The Time of Papi

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The Time of Papi

In case you couldn't tell from the violent screams shooting out of John Henry's yacht, the Red Sox lost again today.

Once again, they went down fighting which is nice. But the problem, as usual, is that it took them eight innings to start fighting.

Anyway, if you missed the latest comeback attempt, the Sox went into the ninth down 3-1. Jacoby Ellsbury kicked things off with a walk. Dustin Pedroia followed that with a walk. So that made it runners on first and second, with nobody out, for Adrian Gonzalez.

And wouldn't you know? Gonzalez came up HUGE with a sac fly.

(I know that he's been solid, but I'm still waiting for Gonzalez to come through in one of these situations. On one hand, it's hard to get too angry, because even when Gonzalez falls on his face, he finds a way to be useful. Worst-case scenario, it's a sacrifice fly. But the bottom line is that this team is dying for something to get excited about, and since Opening Day, Gonzalez has had a few real opportunities to make it happen. So far, it's sac flies.)

OK, so now it was runners on second and third, with one out, and the Blue Jays brought in their closer Sergio Santos (who blew the save on Monday) to face the artist formerly known as Kevin Youkilis. Believe it or not, Youk struck out.

So now, with two outs, and the tying run on second base, the entire game now rested on the shoulders of David Ortiz.

Papi stepped plate, set his feet, calked his bat and was ready to roll

Quick question: Remember when this felt automatic?

Remember when there was no more confident moment in all of Boston sports than watching David Ortiz take the plate in the ninth inning of a close game? T

There's no one on this team who can even come close to inspiring that kind of confidence. Not Pedroia, not Ellsbury, not Shoppach and sadly, not even Big Papi himself.

He grounded out to short.

The Sox are 1-5.

Rich can be reached at rlevine@comcastsportsnet.com. Follow Rich on Twitter at http:twitter.comrich_levine

Moreland not worried about filling Ortiz's shoes because 'there's no replacing him'

Moreland not worried about filling Ortiz's shoes because 'there's no replacing him'

FORT MYERS, Fla. -- Mitch Moreland knows he's likely the only new player in Boston's lineup since David Ortiz retired at the end of last season.

He's just not listening to those who say he needs to replace Big Papi's lofty production.

"I try not to hear it because there's no replacing that guy," said the 31-year-old first baseman, who signed a one-year, $5.5-million deal with the Red Sox during the offseason.

"I think it's going to be more of a team effort," he said. "Obviously we picked up two big arms as well, and it's a very balanced club."

After playing his first six-plus seasons in the majors with the Texas Rangers, Moreland is with a new organization for the first time in his career. So far, he said, the move has been smooth.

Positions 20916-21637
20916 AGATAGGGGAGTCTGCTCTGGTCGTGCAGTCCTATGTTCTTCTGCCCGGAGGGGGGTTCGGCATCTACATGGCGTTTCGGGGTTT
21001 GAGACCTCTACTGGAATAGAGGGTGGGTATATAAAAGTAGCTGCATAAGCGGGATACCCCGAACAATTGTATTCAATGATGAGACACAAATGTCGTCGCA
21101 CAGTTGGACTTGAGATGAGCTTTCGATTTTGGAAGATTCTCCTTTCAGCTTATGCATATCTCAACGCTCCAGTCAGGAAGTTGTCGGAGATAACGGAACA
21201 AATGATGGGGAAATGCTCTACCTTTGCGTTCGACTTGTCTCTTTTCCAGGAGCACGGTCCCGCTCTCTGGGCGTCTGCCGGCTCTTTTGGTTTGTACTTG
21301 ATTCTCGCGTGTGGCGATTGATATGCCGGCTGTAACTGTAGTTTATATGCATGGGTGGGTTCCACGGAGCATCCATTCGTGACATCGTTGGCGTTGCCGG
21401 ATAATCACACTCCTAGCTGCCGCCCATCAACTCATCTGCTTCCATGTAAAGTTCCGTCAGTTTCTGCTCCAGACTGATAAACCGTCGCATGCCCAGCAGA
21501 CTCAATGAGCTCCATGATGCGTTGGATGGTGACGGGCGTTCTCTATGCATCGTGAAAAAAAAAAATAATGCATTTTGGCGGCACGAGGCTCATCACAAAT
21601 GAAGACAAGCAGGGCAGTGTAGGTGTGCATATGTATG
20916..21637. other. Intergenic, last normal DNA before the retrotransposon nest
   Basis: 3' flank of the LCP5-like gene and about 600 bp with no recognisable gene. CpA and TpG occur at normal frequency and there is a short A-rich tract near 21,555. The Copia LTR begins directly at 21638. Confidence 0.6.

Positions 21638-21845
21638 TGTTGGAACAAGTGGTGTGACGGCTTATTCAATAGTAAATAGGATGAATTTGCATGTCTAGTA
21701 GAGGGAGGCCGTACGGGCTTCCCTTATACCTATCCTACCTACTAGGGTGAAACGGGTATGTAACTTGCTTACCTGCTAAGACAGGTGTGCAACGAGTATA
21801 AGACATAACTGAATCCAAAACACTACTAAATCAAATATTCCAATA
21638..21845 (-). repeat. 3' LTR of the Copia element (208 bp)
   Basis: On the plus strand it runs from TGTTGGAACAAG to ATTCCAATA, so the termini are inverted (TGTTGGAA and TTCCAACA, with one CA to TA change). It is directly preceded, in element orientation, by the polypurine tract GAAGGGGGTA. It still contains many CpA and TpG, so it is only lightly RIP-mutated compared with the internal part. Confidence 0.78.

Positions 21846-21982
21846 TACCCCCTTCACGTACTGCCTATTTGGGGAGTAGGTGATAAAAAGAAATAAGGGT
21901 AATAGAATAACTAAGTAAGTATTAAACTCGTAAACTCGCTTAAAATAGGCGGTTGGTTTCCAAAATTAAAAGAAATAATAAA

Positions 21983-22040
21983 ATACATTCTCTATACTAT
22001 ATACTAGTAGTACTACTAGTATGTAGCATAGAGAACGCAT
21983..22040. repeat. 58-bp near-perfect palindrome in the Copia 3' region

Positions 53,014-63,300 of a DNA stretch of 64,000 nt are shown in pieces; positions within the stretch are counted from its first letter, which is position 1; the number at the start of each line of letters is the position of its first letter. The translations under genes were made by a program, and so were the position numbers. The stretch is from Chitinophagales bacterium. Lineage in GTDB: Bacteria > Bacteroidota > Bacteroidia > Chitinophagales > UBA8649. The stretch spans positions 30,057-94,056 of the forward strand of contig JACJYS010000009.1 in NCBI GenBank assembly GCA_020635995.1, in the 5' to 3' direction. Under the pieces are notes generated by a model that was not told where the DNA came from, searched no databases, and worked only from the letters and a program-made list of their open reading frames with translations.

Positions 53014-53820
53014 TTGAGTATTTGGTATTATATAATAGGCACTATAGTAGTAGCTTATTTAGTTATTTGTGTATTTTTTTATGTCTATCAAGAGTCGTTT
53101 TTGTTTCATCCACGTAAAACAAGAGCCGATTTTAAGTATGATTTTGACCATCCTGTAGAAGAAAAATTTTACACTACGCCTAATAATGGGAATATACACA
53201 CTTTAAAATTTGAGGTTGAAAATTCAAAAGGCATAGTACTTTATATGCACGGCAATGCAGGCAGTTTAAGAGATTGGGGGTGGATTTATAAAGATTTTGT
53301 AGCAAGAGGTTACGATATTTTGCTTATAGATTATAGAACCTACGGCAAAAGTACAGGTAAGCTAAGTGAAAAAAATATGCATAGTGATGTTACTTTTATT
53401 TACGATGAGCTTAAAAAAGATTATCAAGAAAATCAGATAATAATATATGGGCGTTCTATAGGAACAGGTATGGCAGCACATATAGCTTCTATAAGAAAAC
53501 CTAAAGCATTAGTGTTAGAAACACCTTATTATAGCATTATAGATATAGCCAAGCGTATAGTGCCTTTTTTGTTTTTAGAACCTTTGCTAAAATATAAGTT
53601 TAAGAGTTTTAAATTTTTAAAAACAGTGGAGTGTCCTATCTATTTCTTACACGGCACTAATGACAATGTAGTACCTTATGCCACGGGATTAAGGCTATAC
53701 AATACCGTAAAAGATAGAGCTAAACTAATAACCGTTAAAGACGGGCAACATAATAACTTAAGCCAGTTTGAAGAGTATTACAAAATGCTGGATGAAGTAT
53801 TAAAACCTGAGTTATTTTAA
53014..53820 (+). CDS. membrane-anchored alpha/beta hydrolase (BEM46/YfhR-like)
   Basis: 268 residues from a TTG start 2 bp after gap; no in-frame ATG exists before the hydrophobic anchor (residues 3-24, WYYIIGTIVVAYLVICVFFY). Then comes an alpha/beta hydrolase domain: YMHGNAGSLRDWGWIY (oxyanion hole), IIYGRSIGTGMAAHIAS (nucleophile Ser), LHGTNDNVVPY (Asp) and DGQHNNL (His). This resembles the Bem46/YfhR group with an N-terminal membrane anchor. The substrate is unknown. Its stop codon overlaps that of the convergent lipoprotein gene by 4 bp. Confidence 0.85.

"They welcomed me from Day One," he said. "Handshakes and hugs right off the bat. It's going to be a lot of fun. You can see why they had so much success last year."

Coming off a subpar 2016 with a .233 batting average, 22 homers and 60 RBI, Moreland tested free agency. He wanted to go to a team that had a good chance at competing for a championship -- like he felt with the Rangers.

"Something that was at the top of my list as a player," he said. "If I was going to be on a team, I wanted a team that had a chance to win. It makes it that much more fun to come to the park every day when something's on the line and you're fighting for a chance to play in the playoffs, fighting to win the division and fighting to win a World Series."

A first-time Gold Glove winner last season, Moreland knows the defending A.L. East champion Red Sox wanted his defensive skills at first to allow Hanley Ramirez to shift to Ortiz's vacated DH spot.

"It gives you a little more confidence," Moreland said. "I take pride in that. That's going to be my main goal, to go out and show what they saw."

A left-handed batter like Ortiz, Moreland knows some people will expect him to fill the void offensively because of which side of the plate he bats from.

"I think it'll be a group effort picking up what will be missing," he said. "There's no replacing that guy."

Manager John Farrell also said the club needs to move on from Ortiz so Moreland and everyone else can relax and focus on their own game.

"David's effect on the lineup was felt by a number of people. We know opponents would game plan for David," Farrell said. "I think it's important for our guys - as we put David out of our mind, in a good way - that it's still a focus on what their strengths are in the strike zone."

The transition may be easy for Moreland so far, but one thing has certainly changed: spending spring training in Florida instead of Arizona.

"Fishing's a lot different than Arizona, so that's nice," he said.

NOTES: "We're getting a firsthand look to why he's been so successful and an elite pitcher," Farrell said after left-hander Chris Sale pitched batting practice. The Red Sox acquired Sale from the Chicago White Sox in an offseason trade for four prospects. They also acquired right-handed, hard-throwing setup man Tyler Thornburg from Milwaukee . . . Farrell said righty Steven Wright, who missed the final two months of the season with a shoulder injury, "was unrestricted in his throwing." . . . The Red Sox will have a shorter workout Tuesday with the players association set to talk to the team and the organization's annual charity golf tournament in the afternoon.

Report from the Fort: Trenni and Lou discuss pitching

Report from the Fort: Trenni and Lou discuss pitching

Trenni Kusnierek and Lou Merloni comment on Tyler Thornburg's, Steven Wright's and Drew Pomeranz's work at Red Sox training camp on Monday.